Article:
Located opposite the entrance to the Imperial Hofburg Palace, Michaelerkirche was consecrated in 1217. Although fragments of the present incarnation date back to the mid-14th century, most of it was rebuilt in 1792 in fine Baroque style, but it is still topped with its spindly Gothic spire.
Thanks to its position at the very heart of Imperial Vienna, Michaelerkirche became the parish church of the Imperial Family and by default the place of worship favored by Vienna’s aristocracy. It was in this church where Hayden played, and where Mozart’s unfinished Last Requiem was performed on the magnificent Sieber Organ after his death in 1791.
Toady Michaelerkirche is known for both its Baroque ornamentation and its music recitals but is chiefly notorious for the grisly secrets in its crypt. In the early 17th century, the graveyard surrounding the church filled up with tombs and was closed down. From 1631 until 1784, more than 4,000 of the good burghers of Vienna were entombed in the crypt’s catacombs, and thanks to a quirk of climatic conditions down there, many of their mummified bodies and decorative coffins – skillfully carved with wreathes, flowers and death masks – have been perfectly preserved.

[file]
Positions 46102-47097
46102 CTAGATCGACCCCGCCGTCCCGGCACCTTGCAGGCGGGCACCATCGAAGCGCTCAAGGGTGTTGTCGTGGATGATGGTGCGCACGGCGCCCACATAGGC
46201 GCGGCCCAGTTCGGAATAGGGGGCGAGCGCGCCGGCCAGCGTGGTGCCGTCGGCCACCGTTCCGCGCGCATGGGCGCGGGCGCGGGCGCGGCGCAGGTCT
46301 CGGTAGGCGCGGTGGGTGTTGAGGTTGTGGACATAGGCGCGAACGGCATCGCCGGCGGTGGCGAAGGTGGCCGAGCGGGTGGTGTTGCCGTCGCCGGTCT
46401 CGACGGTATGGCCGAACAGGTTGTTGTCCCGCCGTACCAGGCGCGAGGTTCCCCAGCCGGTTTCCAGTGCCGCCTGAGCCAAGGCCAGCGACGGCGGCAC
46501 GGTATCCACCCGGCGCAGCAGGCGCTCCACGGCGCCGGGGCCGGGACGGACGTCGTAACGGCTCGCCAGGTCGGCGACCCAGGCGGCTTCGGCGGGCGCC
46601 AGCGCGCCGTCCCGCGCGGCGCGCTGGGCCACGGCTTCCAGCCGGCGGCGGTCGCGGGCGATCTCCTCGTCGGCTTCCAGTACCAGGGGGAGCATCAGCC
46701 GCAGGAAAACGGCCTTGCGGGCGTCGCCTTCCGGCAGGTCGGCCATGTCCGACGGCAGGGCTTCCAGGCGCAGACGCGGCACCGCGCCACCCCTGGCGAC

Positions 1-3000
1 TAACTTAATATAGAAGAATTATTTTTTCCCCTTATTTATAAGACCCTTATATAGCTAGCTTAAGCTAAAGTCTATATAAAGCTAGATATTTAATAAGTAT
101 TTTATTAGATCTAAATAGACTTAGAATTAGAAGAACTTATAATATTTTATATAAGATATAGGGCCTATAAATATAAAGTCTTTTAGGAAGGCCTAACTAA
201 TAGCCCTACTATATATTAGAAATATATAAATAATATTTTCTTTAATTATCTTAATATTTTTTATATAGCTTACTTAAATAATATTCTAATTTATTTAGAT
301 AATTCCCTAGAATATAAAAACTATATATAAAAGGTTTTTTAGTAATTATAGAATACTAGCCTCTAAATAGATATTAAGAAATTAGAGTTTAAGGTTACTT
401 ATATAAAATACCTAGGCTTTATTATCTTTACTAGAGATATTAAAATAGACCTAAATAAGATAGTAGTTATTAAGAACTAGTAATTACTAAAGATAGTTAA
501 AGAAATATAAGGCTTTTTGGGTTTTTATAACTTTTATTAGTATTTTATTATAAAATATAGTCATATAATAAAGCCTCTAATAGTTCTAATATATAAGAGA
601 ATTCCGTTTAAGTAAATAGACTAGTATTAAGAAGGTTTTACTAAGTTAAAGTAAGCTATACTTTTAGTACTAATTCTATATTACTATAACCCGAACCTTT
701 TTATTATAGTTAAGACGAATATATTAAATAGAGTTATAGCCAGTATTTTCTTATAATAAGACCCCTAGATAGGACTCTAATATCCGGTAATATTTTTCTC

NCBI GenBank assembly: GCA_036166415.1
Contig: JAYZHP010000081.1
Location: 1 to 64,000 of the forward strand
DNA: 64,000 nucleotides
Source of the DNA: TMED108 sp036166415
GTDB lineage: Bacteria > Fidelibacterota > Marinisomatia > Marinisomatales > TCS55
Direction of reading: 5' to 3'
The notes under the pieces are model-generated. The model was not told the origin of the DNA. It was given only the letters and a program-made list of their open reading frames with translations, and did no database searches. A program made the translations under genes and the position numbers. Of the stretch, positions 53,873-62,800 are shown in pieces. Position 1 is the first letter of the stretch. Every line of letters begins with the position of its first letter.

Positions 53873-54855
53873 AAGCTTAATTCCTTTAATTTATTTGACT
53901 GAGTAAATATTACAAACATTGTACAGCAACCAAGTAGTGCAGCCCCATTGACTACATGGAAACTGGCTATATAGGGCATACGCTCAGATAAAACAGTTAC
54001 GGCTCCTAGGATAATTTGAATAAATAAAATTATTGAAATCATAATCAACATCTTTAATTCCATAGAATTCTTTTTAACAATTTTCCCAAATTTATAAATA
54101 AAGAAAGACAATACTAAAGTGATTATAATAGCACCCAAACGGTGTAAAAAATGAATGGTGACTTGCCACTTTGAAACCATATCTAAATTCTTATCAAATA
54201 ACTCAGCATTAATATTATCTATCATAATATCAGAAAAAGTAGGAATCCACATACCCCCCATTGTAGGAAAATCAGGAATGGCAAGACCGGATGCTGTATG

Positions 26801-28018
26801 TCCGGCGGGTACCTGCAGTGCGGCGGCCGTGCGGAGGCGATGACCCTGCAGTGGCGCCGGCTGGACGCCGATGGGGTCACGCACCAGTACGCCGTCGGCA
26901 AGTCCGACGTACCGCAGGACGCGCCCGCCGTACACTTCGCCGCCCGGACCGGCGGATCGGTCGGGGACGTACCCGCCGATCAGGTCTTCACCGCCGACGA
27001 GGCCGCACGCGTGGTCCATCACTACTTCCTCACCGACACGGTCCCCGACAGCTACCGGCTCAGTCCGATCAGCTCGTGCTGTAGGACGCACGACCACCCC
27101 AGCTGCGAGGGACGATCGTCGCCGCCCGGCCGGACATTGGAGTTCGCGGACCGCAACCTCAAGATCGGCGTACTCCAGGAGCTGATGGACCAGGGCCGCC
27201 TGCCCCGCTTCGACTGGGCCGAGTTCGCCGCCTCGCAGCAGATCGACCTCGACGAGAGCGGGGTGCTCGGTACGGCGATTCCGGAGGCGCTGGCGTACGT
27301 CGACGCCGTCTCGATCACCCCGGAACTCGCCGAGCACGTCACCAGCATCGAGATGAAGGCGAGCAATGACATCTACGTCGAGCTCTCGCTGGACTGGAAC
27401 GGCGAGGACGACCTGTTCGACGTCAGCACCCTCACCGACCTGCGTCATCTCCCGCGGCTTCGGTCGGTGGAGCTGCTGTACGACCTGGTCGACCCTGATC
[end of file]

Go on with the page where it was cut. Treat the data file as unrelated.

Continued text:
The caskets stand in ranks throughout the crypt; several are open to view, revealing parchment-like skin stretched taught across grinning skulls, tufts of wig and glimpses of fancy period waistcoats etched with lace.